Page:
8 Stephen Hauser, University of California San Francisco Department of Neurology, on behalf of  Research Advisory Committee on Gulf War Veterans’ Illnesses, letter to Hon. Robert A. McDonald, Secretary of Veterans Affairs June 28, 2016.
9 Department of Veterans Affairs Employee Education System, Caring for Gulf War I Veterans, Revised October 2010, Released July 2011. 
10 Research Advisory Committee on Gulf War Veterans’ Illnesses, US Department of Veterans Affairs, Gulf War Illness and the Health of Gulf War Veterans: Research Update and Recommendations, 2009-2013, Updated Scientific Findings and Recommendations, Executive Summary, Washington DC., May 2014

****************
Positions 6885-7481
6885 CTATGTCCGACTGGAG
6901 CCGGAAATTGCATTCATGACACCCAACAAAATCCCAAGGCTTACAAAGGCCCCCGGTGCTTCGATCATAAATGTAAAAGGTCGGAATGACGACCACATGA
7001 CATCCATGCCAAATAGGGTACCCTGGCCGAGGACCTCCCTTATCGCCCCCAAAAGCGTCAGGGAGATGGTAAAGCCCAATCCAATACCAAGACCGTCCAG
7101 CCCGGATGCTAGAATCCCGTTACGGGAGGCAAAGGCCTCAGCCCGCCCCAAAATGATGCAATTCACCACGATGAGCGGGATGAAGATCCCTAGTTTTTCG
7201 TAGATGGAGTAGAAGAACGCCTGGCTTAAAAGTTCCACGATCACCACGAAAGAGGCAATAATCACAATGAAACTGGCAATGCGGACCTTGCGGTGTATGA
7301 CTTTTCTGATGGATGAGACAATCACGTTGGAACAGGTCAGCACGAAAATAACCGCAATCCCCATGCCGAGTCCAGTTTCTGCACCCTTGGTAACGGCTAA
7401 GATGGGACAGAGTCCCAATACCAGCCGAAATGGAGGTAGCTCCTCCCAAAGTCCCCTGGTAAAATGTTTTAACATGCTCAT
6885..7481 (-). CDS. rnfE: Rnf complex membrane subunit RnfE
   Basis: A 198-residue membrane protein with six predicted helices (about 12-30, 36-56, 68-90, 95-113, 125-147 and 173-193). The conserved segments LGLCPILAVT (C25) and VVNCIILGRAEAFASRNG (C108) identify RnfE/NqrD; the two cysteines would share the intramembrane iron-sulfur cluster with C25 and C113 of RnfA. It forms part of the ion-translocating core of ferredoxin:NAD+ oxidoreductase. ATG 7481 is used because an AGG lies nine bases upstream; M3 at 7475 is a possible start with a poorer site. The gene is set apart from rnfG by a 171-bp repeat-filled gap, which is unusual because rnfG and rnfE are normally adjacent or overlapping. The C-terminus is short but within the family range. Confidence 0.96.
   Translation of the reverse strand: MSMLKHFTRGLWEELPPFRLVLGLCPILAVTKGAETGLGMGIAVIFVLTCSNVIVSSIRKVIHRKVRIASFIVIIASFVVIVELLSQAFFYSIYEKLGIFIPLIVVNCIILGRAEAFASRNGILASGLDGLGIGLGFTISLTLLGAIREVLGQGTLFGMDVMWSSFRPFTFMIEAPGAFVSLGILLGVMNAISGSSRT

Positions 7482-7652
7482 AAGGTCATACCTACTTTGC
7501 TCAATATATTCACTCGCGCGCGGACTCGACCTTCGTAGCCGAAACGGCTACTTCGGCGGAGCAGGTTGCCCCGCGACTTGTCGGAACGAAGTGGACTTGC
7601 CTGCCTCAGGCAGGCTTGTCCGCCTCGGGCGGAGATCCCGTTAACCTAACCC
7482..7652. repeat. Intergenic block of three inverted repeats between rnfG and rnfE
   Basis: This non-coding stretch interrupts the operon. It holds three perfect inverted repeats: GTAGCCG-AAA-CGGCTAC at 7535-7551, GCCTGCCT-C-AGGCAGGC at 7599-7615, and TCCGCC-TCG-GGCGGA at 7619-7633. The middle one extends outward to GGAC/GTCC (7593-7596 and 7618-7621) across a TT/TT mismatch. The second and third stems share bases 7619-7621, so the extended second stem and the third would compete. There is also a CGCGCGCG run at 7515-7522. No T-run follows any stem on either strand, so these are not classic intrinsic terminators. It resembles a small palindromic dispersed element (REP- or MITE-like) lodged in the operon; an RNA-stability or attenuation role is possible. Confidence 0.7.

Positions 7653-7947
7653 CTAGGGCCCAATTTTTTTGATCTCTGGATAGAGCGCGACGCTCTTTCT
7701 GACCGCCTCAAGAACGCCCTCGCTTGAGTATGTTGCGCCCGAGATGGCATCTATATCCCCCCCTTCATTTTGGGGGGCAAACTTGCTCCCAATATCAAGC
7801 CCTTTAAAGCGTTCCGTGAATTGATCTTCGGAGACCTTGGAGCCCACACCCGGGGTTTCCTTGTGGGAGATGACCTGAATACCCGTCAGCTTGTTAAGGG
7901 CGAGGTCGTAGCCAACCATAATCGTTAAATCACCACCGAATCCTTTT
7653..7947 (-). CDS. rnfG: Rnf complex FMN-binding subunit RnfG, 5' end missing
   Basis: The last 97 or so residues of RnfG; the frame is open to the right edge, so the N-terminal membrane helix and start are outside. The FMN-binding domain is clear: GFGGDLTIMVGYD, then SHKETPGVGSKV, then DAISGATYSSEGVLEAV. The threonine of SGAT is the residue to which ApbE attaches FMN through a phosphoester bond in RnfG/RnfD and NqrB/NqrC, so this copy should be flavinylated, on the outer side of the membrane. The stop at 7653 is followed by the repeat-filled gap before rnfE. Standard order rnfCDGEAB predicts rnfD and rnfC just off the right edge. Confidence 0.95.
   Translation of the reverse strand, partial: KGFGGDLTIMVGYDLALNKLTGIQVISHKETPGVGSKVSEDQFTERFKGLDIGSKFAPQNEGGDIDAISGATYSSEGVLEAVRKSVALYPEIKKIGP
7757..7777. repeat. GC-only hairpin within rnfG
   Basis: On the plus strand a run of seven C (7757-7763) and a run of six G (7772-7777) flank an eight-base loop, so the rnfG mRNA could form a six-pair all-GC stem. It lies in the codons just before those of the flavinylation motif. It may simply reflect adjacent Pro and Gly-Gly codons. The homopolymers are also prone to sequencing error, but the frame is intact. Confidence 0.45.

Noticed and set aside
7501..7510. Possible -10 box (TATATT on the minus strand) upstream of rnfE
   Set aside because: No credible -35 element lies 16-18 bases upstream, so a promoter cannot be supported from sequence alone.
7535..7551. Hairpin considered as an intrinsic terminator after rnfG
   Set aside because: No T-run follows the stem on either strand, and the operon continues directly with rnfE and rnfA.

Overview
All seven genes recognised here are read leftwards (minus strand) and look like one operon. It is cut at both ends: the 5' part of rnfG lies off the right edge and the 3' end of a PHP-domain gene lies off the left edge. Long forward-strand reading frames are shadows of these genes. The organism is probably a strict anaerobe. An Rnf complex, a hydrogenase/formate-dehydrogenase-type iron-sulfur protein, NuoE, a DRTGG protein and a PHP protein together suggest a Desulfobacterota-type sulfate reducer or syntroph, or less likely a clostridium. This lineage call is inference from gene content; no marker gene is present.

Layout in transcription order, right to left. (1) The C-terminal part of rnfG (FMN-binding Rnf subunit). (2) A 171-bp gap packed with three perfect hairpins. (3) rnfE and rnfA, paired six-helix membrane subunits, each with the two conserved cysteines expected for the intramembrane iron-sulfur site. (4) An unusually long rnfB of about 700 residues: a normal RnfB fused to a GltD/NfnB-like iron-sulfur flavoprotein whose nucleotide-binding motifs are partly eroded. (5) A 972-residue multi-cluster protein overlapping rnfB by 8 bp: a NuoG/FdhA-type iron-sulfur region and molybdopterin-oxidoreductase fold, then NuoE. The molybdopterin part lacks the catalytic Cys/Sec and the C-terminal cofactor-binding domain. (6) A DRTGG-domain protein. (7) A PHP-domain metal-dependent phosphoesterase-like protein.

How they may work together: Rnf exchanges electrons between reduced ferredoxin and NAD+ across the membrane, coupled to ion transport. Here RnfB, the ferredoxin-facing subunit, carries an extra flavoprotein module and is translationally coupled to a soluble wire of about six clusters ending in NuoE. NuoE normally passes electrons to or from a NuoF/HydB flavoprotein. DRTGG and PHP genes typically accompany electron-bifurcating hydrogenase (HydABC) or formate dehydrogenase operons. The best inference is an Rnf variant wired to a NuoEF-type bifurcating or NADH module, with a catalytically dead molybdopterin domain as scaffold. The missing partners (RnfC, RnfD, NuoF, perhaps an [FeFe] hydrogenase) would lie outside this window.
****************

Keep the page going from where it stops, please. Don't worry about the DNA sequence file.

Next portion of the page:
11 Department of Veterans Affairs, Presumptive Service Connection for Diseases Associated with Persian Gulf War Service: Functional Gastrointestinal Disorders, Proposed Rule, Federal Register Volume 75, No. 221, November 17, 2010.
12 The Medical Letter, current subscriber, Vol. 58 (1504) September 26, 2016
13 The Medical Letter, current subscriber, Vol. 58 (1504) September 26, 2016 quoted in AC Ford et al. Efficacy of prebiotics, probiotics, and synbiotics in irritable bowel syndrome and chronic idiopathic constipation: systematic review and meta-analysis. Am J Gastroenterol 2014; 109:1547
14 ExeGi Pharma - Visbiome™ 2017,
15 ExeGi Pharma - Visbiome™ Package Insert, recent changes 8/2016